Trope Workshop:Pentagon Prices

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The now-legendary tendency of the American military -- usually personified as The Pentagon -- to pay outrageously inflated prices for things that would be inexpensive for the average consumer, on the grounds that they were being provided by "the lowest bidder" and thus no cheaper price was available. As Christopher Cerf and Henry Beard put it in the subtitle for their book The Pentagon Catalog, they are "ordinary products at extraordinary prices".

This is unfortunately Truth in Television, and was first brought to wide notice during the Defense Department procurement scandals of the 1980s when the government's own Project On Government Oversight revealed that the Pentagon routinely spent bought screws for US$37 each, hammers for $400, toilet seats for $640, coffeemakers for over $7500 and aluminum ladders for nearly $75,000(!), among other over-the-top prices. (And it didn't go away just because the government investigated it -- as recently as July 2018, senators were demanding to know why the Pentagon spent $10,000 on a toilet seat cover that could be 3D-printed for $300.) For extra comic value, the price increase was often supported by a corresponding increase in the complexity of the item description -- it wasn't a "hammer" you were buying for your $400, but a "manually-operated impact-driven friction-fastener application system".[1]

Naturally, this lends itself well to satire even now, over thirty years later. In any military-flavored comedy, you can expect to see some reference to the scandals presented as a joke. And even outside of works with a military theme, one can come across examples wherein the Pentagon's spendthrift ways are used for hyperbolic comparisons of frugality.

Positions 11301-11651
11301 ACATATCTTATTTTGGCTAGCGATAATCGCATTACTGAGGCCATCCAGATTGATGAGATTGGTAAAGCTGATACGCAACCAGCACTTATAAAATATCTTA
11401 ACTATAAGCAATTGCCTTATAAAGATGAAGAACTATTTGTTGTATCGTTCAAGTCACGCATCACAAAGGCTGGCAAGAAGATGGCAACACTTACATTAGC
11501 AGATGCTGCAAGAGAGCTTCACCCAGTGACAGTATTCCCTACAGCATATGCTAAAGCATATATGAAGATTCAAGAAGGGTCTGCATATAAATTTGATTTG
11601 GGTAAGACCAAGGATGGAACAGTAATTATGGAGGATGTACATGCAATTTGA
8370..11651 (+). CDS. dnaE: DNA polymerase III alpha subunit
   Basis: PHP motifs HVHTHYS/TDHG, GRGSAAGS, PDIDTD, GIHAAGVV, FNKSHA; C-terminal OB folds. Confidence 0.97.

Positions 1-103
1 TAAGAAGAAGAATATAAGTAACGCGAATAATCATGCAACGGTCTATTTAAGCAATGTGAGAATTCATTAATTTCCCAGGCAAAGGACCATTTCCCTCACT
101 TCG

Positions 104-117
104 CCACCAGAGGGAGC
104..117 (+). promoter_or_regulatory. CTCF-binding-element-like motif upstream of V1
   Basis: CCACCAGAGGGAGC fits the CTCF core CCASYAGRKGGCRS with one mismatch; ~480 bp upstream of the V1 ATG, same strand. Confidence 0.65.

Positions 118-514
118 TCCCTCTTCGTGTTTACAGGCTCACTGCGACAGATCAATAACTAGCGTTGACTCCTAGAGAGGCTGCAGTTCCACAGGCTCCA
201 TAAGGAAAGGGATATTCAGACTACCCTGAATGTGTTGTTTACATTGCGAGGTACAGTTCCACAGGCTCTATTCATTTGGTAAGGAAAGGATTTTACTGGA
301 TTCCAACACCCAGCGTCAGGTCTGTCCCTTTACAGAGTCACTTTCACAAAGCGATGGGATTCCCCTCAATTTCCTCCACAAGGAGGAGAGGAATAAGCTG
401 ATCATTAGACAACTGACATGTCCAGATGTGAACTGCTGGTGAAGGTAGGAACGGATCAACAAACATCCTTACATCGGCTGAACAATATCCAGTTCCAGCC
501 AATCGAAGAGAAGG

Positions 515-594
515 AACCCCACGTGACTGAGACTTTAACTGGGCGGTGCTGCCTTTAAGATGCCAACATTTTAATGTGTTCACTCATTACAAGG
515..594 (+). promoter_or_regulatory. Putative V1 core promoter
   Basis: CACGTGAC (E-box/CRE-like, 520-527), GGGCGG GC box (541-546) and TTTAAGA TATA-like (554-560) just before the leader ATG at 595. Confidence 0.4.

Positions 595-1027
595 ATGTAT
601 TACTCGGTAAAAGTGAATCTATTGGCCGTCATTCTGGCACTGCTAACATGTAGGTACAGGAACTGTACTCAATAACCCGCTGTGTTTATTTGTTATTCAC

Examples of Pentagon Prices include:

Advertising[edit | hide | hide all]

  • Just before the first IKEA stores opened in the U.S., IKEA staged a teaser advertising blitz on roadside billboards. One billboard sported the tagline "More economical than this" above a picture of a wrench on which were stamped the words, "PROPERTY OF THE PENTAGON".

Literature[edit | hide]

Live-Action TV[edit | hide]

  • One episode of ALF had the titular alien hold a garage sale where he tried to sell household items at ridiculously-inflated prices (a $600 screwdriver, for example). The only person interested in buying anything was an Army general.

Music[edit | hide]

  • Tom Paxton's 1986 song "Sold a Hammer To The Pentagon", from his album One Million Lawyers and Other Disasters, explains how you can take take advantage of the Pentagon's buying patterns to enrich yourself:

Sold a hammer to the Pentagon
To the Bing Bang to the Pentagon
And I'm living in Florida for they made me a millionaire
They gave me 700 for every silly little hammer
For I sold them to the Pentagon and they made me a millionaire
So you sell them nails
To the Bing Bang to the Pentagon
Yes you sell them nails and they'll make you a millionaire

Oral Tradition, Myths and Legends[edit | hide]

Other Media[edit | hide]

Real Life[edit | hide]

  • This is a trope born from real life. Here are a couple news stories from the mid-1980s when this first came to the attention of the general public:
  • See also the July 2018 story linked in the main text.
  1. Later investigations by a presidential commission established for that purpose revealed that at least some of the excessive prices were illusory, caused by poor accounting practices that improperly averaged other costs into and over the items purchased; and some were the result of actual custom manufacture of small quantities to MIL-SPEC requirements. But there have been (far, far too many) genuine cases of fraud and mismanagement (caused by there being "no rational system" governing defense procurement) resulting in inexpensive supplies being sold to the military for exorbitant rates. (As, indeed, profiteers have done for centuries if not millennia.)